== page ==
Peer review admin takes ‘less than an hour’

But peer review processing firm must deal with author comments like those on ‘consenting mole rats’

February 20, 2016
Stopwatch close-up (detail)

Processing a paper submitted to a journal takes 45 to 50 minutes of work, according to the director of a company that organises peer review for publishers.

The comments by Alice Ellingham, director of Editorial Office, which handles peer review for 85 journals, add to the debate about open access and journal profit margins.

Critics have argued that publishers do little to justify their subscription fees or article processing charges because peer review is generally done by academics for free. Fees per article vary widely; article processing charges at the publisher Elsevier range from $500 to $5,000 (£350-£3,497).

Speaking in London at the Researcher to Reader conference on 16 February, Ms Ellingham presented data from three anonymised journals that outsource the organisation of peer review to her company.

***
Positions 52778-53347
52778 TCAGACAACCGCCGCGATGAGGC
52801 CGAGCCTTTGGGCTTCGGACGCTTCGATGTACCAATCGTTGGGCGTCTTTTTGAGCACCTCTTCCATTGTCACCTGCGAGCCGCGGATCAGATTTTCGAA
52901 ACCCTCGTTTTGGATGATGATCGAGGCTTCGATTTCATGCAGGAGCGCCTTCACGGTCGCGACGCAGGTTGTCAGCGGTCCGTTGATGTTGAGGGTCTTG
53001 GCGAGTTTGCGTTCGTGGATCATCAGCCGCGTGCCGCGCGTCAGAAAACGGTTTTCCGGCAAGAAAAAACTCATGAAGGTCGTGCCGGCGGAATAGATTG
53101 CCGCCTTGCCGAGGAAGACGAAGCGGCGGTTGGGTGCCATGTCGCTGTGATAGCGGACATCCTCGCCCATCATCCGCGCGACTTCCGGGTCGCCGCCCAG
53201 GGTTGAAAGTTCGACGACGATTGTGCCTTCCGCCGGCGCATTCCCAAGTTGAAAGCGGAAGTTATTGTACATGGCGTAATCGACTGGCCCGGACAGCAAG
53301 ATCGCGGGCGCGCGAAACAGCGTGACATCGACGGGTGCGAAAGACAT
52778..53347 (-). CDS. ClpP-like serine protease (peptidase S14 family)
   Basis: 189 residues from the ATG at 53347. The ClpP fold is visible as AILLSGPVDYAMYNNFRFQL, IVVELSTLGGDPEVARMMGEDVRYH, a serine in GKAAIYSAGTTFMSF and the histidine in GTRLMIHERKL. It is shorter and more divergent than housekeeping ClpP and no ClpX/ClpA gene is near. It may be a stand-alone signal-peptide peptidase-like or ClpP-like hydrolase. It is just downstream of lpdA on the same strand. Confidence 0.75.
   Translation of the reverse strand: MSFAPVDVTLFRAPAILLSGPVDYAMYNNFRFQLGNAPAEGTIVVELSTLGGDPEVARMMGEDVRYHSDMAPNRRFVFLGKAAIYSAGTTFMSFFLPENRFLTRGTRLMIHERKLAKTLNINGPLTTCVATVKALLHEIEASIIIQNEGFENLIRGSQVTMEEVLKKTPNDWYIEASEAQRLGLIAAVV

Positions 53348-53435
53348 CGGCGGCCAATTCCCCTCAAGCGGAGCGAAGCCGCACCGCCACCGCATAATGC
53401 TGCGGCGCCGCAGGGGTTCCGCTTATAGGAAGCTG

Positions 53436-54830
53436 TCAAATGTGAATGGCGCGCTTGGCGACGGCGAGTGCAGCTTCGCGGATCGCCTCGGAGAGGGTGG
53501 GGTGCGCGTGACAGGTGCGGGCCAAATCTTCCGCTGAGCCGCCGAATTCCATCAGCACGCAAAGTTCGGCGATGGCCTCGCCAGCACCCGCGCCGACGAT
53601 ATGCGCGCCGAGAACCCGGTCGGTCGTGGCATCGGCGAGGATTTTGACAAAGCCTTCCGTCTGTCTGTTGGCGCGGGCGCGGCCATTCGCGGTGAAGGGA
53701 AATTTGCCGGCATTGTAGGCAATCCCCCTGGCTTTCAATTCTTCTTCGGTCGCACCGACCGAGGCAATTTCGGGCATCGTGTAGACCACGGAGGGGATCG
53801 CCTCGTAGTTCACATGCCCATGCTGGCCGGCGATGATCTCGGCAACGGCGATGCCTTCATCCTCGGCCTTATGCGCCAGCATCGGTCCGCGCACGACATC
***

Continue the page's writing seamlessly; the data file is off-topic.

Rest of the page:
Staff at her company spent more than a quarter of their time screening new submissions, while sending emails also took up a sizeable chunk of time.

The 45-50 minute figure does not include peer reviewers’ time – just the work spent organising it and other tasks such as copy-editing.

Ms Ellingham later told Times Higher Education that “we would struggle to get it much below that [45-50 minutes]”. 

Her presentation to the conference on “the unseen costs of peer review” argued that organising peer review came at a cost, not least because someone has to deal with bizarre problems and queries thrown up by authors and peer reviewers.

Justifying the use of animals in an experiment, one author told Editorial Office: “We did not need ethical approval, as the mole rats consented to participate in our studies.”

Disclosing their financial interests, another asked: “Does my mother’s pocket money count as financial assistance?”

Then there were excuses for late submission of peer reviews: “The in-house editors are strong and waterproof (not something you can claim of computers!)”

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